very different means e.g., Deep Blue;
far fewer interconnections (wires or synapses)
much faster updates.
Fundamentally different hardware may require fundamentally different algorithms!
A) Ability to interact with the real world
to perceive, understand, and act
speech recognition and understanding
image understanding (computer vision)
B) Reasoning and Planning
modelling the external world
problem solving, planning, and decision making
ability to deal with unexpected problems, uncertainties
C) Learning and Adaptation
We are continuously learning and adapting.
We want systems that adapt to us!
Reasoning and Planning in AI
Deep Blue beats the World Chess Champion
I could feel human-level intelligence across the room
-Gary Kasparov, World Chess Champion (human…)
Game 1: 5/3/97: Kasparov wins
Game 2: 5/4/97:Deep Blue wins
Game 3: 5/6/97:Draw
Game 4: 5/7/97:Draw
Game 5: 5/10/97: Draw
Game 6: 5/11/97:Deep Blue wins
“I felt a new kind of
Intelligence” ( across
the board from him)
The value of IBM’s stock
Increased by $18 Billion!
One of the most famous modern computers,
Deep Blue, which defeated Gary Kasparov at chess.
- Drew McDermott
(Game 2 - Deep Blue took an early lead.
Kasparov resigned, but it turned out he could
have forced a draw by perpetual check.)
This was real chess. This was a game any human
grandmaster would have been proud of.
Joel Benjamin grandmaster, member Deep Blue team
“I could feel --- I could smell --- a new kind
of intelligence across the table.”
“Deep Blue hasn't proven anything.”
Deep Blue --- huge transposition tables (100,000,000+),
must be carefully managed.
Robbin’s Algebras are all boolean
A mathematical conjecture (Robbins conjecture) unsolved for decades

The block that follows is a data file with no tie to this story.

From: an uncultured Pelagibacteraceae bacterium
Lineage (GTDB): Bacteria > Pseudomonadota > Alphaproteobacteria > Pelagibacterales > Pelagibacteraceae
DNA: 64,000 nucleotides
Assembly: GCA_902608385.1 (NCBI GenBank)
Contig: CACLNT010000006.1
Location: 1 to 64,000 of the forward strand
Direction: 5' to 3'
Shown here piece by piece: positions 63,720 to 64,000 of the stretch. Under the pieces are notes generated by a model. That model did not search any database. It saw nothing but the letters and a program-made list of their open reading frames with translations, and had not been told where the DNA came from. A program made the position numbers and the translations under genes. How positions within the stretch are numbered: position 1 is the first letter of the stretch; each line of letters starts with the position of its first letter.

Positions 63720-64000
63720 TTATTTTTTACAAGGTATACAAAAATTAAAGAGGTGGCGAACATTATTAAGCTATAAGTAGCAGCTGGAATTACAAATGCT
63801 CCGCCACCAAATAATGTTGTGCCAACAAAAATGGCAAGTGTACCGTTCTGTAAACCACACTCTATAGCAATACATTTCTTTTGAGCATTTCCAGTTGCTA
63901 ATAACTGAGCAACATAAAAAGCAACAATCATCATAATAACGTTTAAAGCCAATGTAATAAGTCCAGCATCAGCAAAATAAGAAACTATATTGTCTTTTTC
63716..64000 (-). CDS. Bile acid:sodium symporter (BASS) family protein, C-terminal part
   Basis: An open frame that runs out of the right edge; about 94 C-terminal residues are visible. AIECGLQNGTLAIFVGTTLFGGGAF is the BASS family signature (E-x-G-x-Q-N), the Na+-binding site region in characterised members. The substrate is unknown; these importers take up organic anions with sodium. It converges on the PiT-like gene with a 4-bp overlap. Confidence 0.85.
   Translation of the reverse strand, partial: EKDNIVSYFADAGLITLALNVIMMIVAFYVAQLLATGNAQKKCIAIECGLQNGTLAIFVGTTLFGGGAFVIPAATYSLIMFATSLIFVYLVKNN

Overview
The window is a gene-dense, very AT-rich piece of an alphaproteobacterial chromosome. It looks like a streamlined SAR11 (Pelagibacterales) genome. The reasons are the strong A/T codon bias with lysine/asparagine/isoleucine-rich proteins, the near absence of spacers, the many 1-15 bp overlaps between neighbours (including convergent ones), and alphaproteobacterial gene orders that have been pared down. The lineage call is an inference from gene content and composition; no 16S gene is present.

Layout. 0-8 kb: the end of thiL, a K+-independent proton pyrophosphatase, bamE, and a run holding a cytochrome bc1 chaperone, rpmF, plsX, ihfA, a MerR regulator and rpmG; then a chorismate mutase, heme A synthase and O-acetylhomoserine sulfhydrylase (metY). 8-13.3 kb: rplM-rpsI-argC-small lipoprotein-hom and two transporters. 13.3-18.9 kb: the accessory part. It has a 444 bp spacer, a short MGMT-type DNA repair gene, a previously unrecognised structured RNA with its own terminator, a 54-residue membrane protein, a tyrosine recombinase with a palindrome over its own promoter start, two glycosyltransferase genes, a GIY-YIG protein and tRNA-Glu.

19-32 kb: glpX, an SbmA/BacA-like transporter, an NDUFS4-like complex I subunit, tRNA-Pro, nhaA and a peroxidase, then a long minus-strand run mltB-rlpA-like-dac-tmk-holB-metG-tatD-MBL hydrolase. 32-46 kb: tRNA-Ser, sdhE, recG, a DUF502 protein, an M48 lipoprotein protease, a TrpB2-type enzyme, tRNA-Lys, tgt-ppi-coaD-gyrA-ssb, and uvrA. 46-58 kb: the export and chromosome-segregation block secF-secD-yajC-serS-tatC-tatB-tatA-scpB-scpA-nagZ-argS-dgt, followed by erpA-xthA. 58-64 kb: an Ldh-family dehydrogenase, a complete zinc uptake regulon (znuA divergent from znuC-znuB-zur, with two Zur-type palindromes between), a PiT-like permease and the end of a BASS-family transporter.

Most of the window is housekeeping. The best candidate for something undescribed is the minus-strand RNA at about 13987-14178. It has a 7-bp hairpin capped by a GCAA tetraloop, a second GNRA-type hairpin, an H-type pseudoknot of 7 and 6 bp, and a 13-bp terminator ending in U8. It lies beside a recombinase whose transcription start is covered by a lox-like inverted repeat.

The Robbins problem was to determine whether one particular set of rules is powerful enough to capture all of the laws of Boolean algebra. One way to state the Robbins problem in mathematical terms is:
Can the equation not(not(P))=P be derived from the following three equations?
 P or Q = Q or P,
 (P or Q) or R = P or (Q or R),
 not(not(P or Q) or not(P or not(Q))) = P.
[An Argonne lab program] has come up with a major mathematical
proof that would have been called creative if a human had thought of it.
New York Times, December, 1996
1999: Remote Agent takes Deep Space 1 on a galactic ride
For two days in May, 1999, an AI Program called Remote Agent
autonomouslyran Deep Space 1 (some 60,000,000 miles from earth)
better than most humans
Michael Littman et a. 99
October 9, 2005
Stanley and the Stanford RacingTeam
were awarded 2 million dollars for being the
first team to complete the 132 mile
DARPA Grand Challenge course (Mojave Desert).
Stanley finished in just under 6 hours 54 minutes
and averaged over 19 miles per hours on the course.
Focus of Info 372: Problem Solving
Introduce the students to a range of computational modeling
approaches and solution strategies using examples from AI and
Multi-agent formalisms (including adversarial games);
General complete backtrack search;
Satisfiability (SAT); Maximum SAT; Horn
Constraint Satisfaction; Binary Constraint Satisfaction;
Mixed Integer Programming, Linear Programming and
Network Flow Models;